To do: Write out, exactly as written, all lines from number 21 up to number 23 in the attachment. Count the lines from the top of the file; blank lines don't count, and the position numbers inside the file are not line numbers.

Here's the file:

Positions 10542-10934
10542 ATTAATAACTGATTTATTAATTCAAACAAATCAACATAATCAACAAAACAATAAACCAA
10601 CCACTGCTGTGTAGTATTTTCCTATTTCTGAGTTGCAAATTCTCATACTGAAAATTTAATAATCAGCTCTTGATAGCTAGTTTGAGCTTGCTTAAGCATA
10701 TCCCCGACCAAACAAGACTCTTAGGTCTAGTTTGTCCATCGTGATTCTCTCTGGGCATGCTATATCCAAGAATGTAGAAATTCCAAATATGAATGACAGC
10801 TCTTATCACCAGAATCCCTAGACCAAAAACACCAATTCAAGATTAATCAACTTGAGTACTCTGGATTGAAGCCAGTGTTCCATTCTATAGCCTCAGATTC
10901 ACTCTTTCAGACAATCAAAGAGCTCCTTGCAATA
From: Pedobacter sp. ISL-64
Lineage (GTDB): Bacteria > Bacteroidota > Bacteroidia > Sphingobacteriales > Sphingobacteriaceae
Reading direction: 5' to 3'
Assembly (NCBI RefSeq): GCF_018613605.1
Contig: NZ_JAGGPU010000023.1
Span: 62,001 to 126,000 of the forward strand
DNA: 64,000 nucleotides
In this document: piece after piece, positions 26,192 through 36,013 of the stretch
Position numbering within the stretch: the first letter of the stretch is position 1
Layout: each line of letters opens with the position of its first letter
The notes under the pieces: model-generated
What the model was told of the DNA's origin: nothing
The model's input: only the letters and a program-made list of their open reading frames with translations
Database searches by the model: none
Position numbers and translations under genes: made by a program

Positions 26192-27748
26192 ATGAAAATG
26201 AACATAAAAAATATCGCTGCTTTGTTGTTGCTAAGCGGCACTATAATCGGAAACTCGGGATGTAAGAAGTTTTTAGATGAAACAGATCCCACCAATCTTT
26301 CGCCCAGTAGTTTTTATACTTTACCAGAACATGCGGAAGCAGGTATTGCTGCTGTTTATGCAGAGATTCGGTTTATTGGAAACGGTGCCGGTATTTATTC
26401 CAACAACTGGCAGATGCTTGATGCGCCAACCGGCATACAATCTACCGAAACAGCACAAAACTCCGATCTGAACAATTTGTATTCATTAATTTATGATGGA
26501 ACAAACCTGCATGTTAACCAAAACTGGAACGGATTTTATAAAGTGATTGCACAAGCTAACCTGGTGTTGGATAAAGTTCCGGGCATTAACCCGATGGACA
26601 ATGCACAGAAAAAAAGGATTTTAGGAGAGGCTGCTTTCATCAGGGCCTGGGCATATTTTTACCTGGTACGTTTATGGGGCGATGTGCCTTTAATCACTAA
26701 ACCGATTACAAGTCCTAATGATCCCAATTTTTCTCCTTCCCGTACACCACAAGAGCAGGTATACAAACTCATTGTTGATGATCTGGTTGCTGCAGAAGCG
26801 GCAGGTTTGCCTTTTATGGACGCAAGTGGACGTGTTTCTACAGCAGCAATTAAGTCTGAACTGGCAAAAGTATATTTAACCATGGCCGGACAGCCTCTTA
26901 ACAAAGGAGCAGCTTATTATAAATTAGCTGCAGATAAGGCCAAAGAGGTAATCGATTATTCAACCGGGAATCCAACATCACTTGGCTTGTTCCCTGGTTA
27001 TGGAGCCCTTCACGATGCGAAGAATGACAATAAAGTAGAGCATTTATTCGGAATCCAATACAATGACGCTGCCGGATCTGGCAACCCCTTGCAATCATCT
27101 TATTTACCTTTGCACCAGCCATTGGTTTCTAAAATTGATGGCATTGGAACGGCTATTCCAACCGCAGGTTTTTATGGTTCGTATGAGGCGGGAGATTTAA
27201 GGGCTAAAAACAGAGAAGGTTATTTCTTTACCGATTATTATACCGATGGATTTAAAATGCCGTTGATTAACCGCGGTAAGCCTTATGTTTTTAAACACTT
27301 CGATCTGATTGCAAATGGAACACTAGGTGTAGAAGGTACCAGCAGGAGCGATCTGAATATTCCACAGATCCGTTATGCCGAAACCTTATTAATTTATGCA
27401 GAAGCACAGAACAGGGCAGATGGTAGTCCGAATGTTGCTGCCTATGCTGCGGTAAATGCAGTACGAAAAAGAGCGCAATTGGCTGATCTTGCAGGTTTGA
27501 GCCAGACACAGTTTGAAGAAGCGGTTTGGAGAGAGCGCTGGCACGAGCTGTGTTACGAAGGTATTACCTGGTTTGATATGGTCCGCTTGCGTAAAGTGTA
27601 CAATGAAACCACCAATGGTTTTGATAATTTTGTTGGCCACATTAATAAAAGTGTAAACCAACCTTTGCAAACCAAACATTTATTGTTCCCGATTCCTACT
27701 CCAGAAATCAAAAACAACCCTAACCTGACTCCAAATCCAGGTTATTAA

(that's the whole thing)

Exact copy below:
Position numbers and translations under genes: made by a program

Positions 26192-27748
26192 ATGAAAATG